Survey Shows 5 Somewhat Surprising Lessons For Recruiters

Illustration by Dreamstime
Illustration by Dreamstime

I always cringe when I get a survey or some research touting some hot new finding or a big “surprise,” because in my experience, the vast majority of survey results are not particularly surprising at all.

So, when CareerBuilder hits me with a press release that says,  “New CareerBuilder Study Reveals Nine Lessons for Job Seekers and Recruiters That May Surprise You,” you’ll understand if I’m somewhat skeptical.

But here’s the thing: while I wasn’t all that surprised by the survey lessons for job seekers, I did find some value in what the research revealed for recruiters and other talent management professionals.

Here are the five “lessons” for recruiters from the CareerBuilder survey. See if you agree:

1. If you’re not mobile, you’re not truly accessible

According to the survey, nearly two in five employers (39 percent) have jobs that stay open four months or longer due to the inability to find people with appropriate skills. Mobile job search is growing at an accelerated rate, and employers who aren’t mobile-optimized are missing out on key talent they need to find quickly.

At least half of job seekers with mobile devices spend three hours or more looking for jobs via those devices every week (49 percent on smart phones and 59 percent on tablets), and 65 percent of workers who search for jobs via mobile devices will leave a web site if it is not mobile-optimized; 40 percent walk away with a more negative opinion of the company.

2. A company’s reputation can carry more weight than money

When job seekers were asked if they would consider a salary that is 5 percent less than their lowest acceptable salary, a significant number said they would  — depending on the company’s image and applicant experience.

Some 68 percent said they would accept a lower salary if the employer created a great impression through the hiring process; the challenge here is 29 percent of job seekers don’t think employers do a good job of reinforcing why their companies are a good place to work.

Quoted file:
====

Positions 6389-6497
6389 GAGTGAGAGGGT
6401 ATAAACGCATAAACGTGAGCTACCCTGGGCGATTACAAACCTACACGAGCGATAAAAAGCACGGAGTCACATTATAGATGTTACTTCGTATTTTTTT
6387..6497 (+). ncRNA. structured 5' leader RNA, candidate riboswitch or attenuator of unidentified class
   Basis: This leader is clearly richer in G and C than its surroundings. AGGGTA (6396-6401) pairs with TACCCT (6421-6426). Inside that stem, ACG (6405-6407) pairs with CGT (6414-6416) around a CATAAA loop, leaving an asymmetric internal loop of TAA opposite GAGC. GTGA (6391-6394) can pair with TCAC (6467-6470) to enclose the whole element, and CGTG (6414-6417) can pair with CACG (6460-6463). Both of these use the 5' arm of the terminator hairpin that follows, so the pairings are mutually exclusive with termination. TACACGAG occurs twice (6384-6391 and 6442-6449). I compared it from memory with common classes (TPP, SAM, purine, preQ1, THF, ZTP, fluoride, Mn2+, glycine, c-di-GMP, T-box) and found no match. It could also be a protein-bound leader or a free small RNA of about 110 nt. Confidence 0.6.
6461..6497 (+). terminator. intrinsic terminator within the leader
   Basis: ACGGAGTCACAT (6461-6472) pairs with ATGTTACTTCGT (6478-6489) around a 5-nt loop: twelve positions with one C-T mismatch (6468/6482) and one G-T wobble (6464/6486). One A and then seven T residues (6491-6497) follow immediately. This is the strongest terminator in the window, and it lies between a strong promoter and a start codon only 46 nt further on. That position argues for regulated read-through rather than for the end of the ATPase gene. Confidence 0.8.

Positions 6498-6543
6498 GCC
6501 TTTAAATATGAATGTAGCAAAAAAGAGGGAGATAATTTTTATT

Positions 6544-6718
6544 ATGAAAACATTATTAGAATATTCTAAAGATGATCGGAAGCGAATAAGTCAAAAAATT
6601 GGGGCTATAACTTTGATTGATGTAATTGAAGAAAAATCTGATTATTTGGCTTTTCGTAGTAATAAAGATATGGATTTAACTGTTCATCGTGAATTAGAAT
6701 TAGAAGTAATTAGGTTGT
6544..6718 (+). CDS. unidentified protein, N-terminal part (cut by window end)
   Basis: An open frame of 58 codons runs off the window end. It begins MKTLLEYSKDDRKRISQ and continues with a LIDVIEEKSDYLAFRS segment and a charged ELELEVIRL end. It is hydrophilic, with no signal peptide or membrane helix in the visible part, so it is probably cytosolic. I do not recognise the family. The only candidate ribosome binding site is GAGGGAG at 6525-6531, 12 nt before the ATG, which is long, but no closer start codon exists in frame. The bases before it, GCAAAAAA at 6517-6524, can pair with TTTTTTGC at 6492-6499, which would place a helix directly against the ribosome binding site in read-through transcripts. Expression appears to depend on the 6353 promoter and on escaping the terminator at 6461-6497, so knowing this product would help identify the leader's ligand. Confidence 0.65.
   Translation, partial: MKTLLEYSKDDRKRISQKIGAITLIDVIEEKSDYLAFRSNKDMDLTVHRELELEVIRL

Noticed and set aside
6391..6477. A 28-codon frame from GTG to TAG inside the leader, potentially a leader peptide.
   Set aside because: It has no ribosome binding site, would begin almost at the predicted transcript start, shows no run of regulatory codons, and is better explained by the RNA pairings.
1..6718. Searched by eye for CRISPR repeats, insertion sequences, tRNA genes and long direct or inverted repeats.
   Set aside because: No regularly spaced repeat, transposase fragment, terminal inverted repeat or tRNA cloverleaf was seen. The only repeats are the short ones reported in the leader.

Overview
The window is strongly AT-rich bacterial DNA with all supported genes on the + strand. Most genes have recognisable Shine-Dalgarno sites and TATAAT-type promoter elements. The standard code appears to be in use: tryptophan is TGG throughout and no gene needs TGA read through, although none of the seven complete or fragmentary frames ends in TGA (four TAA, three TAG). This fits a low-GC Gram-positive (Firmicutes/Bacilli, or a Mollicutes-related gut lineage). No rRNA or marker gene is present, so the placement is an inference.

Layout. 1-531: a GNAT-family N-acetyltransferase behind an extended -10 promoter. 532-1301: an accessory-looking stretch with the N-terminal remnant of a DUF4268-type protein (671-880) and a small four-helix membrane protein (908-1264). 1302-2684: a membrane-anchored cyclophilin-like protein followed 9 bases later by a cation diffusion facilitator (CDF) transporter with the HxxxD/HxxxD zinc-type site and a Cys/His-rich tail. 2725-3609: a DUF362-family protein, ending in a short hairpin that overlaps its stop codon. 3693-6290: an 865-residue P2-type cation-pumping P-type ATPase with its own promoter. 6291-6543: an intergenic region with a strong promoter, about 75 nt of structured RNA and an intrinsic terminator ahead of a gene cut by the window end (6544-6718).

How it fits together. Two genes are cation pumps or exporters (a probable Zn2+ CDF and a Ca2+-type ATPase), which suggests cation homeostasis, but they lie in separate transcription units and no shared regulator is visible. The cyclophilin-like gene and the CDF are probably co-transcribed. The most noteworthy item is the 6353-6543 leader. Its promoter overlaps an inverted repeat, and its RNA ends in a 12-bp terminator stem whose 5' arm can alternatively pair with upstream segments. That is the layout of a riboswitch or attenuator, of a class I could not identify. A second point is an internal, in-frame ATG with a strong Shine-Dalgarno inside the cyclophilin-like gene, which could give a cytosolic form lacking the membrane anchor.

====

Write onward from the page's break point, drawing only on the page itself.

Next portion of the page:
Job seekers also said they would accept a lower salary if the company had exceptionally positive reviews online (67 percent) or if the company had a lot of positive press recently (65 percent).

3. Job seekers say an employment brand is a must-have

While not a new concept, what is alarming about this finding is that only 38 percent of employers believe their company has a very clearly defined employment brand. This can adversely impact job seeker perceptions and ultimately application rates.

Nearly half (46 percent) of workers said a company’s employment brand plays a very big role in their decision to apply for a job within the organization; another 45 percent say it plays somewhat of a role.

4. Unresponsiveness can have a ripple effect

An earlier CareerBuilder study found that job seekers who don’t hear back after applying to an employer are more likely to stop buying products or services from the company. How much are employers at risk?

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Well, 62 percent of job seekers don’t feel the companies they have applied to have been responsive.

On the flip side, 56 percent of employers admitted that they don’t respond to all candidates or acknowledge receipt of their applications; 33 percent said they don’t follow up with candidates they interviewed with to let them know they didn’t get the job.1

5. Flexibility is the new norm